Following my review of The Heroes’ Welcome it seemed appropriate to choose a poem from the first world war for this Poetically Speaking. Flicking through a lovely anthology by Gaby Morgan, Poems from the First World War, I came upon this. It isn’t a comfortable read, it depicts men in a mental hospital suffering from shell shock. However having been so moved by a novel that told the story of the emotional consequences of the war it particularly resonated with me.
Who are these? Why sit they here in twilight?
Wherefore rock they, purgatorial shadows,
Drooping tongues from jays that slob their relish,
Baring teeth that leer like skulls’ teeth wicked?
Stroke on stroke of pain,- but what slow panic,
Gouged these chasms round their fretted sockets?
Ever from their hair and through their hands’ palms
Misery swelters. Surely we have perished
Sleeping, and walk hell; but who these hellish?
-These are men whose minds the Dead have ravished.
Memory fingers in their hair of murders,
Multitudinous murders they once witnessed.
WBatter of guns and shatter of flying muscles,
Carnage incomparable, and human squander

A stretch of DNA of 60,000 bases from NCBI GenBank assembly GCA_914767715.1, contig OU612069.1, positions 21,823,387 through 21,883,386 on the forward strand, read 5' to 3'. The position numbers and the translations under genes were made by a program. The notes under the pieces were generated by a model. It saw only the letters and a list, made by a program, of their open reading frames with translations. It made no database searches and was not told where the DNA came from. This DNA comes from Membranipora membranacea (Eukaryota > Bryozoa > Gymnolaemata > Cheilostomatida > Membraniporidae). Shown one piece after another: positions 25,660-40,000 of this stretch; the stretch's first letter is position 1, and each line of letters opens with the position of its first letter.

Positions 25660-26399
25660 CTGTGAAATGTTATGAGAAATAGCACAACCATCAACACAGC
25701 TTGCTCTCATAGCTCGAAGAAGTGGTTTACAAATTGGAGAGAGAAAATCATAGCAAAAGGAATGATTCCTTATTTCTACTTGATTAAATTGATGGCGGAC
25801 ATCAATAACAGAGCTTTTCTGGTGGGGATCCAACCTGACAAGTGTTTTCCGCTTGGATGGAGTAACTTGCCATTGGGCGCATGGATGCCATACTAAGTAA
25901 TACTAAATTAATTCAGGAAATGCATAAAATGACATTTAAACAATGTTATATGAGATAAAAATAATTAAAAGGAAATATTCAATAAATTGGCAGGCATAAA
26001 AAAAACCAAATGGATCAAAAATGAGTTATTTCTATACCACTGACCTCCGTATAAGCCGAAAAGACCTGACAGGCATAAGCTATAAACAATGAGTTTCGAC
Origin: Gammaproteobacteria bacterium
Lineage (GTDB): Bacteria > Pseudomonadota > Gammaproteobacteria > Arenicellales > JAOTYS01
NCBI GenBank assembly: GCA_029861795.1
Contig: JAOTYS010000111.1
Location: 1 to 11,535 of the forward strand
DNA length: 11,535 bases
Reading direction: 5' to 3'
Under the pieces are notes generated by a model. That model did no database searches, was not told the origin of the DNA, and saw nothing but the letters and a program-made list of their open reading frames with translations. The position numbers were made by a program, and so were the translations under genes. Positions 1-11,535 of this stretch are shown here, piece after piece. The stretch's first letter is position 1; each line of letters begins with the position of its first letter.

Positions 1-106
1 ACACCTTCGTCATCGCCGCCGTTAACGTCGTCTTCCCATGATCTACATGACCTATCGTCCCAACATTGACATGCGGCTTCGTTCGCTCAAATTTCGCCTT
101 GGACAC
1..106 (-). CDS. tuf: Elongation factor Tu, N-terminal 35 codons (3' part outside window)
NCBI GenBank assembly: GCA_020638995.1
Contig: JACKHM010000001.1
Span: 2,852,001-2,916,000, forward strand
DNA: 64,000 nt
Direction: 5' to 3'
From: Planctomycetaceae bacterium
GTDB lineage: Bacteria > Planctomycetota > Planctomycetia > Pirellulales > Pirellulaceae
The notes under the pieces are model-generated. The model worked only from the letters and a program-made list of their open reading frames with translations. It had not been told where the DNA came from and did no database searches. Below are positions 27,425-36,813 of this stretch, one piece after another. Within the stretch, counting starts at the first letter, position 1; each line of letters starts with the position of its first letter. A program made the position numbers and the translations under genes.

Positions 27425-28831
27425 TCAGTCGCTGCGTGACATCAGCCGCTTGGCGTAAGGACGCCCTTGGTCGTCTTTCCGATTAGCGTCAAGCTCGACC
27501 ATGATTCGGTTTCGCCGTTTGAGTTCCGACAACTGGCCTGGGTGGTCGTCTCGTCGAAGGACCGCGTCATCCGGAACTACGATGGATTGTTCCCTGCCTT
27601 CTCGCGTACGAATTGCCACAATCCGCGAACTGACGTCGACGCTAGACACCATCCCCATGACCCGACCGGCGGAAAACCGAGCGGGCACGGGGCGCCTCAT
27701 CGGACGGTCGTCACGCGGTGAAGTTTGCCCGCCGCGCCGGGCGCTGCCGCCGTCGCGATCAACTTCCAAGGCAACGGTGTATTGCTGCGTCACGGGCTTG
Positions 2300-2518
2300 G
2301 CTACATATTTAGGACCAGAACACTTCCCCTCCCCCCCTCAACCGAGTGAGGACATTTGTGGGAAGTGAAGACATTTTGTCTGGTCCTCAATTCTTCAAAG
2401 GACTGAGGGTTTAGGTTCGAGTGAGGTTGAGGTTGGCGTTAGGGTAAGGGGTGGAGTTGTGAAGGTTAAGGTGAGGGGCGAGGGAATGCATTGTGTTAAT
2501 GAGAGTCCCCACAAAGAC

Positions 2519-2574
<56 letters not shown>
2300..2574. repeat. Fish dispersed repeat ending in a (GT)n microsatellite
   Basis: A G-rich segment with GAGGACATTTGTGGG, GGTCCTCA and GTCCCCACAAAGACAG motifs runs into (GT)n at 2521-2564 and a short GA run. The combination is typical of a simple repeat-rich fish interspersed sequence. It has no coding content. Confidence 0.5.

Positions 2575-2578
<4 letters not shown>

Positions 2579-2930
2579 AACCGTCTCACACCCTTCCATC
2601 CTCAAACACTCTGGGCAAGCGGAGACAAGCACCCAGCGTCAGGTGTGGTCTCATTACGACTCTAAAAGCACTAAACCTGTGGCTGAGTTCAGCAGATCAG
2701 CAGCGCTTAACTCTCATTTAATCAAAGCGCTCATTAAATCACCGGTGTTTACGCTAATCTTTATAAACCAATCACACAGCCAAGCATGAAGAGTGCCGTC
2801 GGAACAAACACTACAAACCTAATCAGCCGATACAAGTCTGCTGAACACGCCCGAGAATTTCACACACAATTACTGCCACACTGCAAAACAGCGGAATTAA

Rucked too thick for these men’s extrication.
Therefore still their eyeballs shrink tormented
Back into their brains, because on their sense
Sunlight seems a blood-smear; night comes blood-black;
Dawn breaks open like a wound that bleeds afresh.
-Thus their heads wear this hilarious, hideous,
Awful falseness of set-smiling corpses.
-Thus their hands are plucking at each other;
Picking at the rope-knouts of their scourging;
Snatching after us who smote them, brother,
Pawing us who dealt them war and madness.ading sloughs of flesh these helpless wander,
Treading blood from lungs that had loved laughter.
Always they must see these things and hear them,
You may be familiar with this by the famous war poet Wilfred Owen. If not I wonder what you think of it?